Donald Trump should not travel to Scotland after he leaves the White House, political leaders have warned.
Justice secretary Humza Yousaf called on the UK Government to deny him entry after the chaotic scenes in Washington on Wednesday night.
After he urged them to march to Capitol Hill, supporters of President Trump stormed the building as Congress gathered to finalise Joe Biden’s election.
Biden will become president on January 20, with reports in America suggesting Trump intends to travel to Turnberry Hotel in Ayrshire, which he owns.
However, coronavirus rules currently prevent people from entering or leaving the country, unless essential.
Yousaf said: “Once he leaves office, if Trump tries to come to UK the Home Secretary should give serious consideration to denying him entry.
The First Minister also urged the outgoing president to stay away during an interview on Good Morning Britain on Thursday.
Nicola Sturgeon said: “Let me be very clear, I don’t particularly relish having Donald Trump at any time.
“But we’re in a pandemic at the moment and we are very clearly saying to people, in fact this is underpinned by law right now in Scotland, you should not be travelling out of the country or into the country unless you have a really essential purpose.
“If I can be very, very blunt about this, Donald Trump coming to Scotland to play golf is not in my book an essential purpose so I would ask him not to.
“According to the White House he has no plans to do that I understand, but I would ask him to abide by the restrictions that are in place right now to try and keep the population here as safe as possible from Covid.”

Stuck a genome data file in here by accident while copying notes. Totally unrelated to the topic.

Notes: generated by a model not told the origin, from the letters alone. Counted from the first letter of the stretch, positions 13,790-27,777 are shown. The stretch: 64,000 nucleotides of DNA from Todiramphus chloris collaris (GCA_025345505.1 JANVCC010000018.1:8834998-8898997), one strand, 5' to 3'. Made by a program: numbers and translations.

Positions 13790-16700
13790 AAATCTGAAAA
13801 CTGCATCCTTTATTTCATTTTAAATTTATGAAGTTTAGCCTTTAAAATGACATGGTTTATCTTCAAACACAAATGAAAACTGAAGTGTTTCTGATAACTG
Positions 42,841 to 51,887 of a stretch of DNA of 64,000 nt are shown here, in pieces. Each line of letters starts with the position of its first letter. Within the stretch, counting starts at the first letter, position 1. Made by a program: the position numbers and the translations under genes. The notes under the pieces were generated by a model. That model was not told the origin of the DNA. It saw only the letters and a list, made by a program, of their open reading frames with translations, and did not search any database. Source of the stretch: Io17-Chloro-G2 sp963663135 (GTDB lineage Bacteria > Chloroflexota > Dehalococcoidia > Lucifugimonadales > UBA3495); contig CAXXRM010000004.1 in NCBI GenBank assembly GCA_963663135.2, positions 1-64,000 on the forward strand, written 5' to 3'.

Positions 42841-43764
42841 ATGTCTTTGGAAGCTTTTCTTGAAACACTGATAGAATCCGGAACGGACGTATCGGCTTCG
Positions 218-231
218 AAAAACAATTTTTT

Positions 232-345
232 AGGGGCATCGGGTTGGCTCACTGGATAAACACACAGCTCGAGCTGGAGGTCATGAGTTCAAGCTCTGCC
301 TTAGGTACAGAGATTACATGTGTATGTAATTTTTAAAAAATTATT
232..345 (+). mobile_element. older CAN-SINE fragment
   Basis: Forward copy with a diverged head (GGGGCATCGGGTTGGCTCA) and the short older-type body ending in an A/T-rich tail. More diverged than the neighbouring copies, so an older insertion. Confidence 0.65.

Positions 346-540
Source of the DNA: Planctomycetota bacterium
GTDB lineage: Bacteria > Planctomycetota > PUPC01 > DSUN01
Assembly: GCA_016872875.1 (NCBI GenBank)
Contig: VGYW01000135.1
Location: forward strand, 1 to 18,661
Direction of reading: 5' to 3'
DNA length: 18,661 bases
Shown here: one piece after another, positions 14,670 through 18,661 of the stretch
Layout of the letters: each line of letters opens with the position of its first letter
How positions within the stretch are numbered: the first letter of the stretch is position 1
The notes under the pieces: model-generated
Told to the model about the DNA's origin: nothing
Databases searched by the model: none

Home Secretary Priti Patel blamed Trump’s incendiary comments for directly provoking violence when his supporters stormed the US Capitol in an attempt to overturn the election and prevent Biden taking to the White House.
The chaos raged after Trump gave his fans a jolt into action in a rally outside the White House and urged them to march to the Capitol.
Protesters then clashed with police, one woman died after being shot and three other people died after suffering “medical emergencies”, according to police chief Robert Contee.
As politicians from across the spectrum condemn Trump in the aftermath, the president committed to “an orderly transition” on January 20 after Congress belatedly certified his Democratic challenger’s victory.
His concession was tweeted by his social media director because Twitter and Facebook temporarily suspended Trump from posting after he published a video statement repeating falsehoods over the validity of the election and urged supporters to “go home” from the house of Congress as politicians met to confirm Biden’s victory.
Patel first accused the president of doing “very little to de-escalate the situation” and, during an interview with Sky News, called for him to “absolutely condemn everything that has taken place”.
But she went further in a subsequent appearance on BBC Breakfast to blame Trump for fanning the flames and provoking the scenes that marred American democracy.
“His comments directly led to the violence and so far he has failed to condemn that violence and that is completely wrong,” the Home Secretary said.
“He basically has made a number of comments yesterday that helped to fuel that violence and he didn’t do anything to de-escalate that whatsoever.”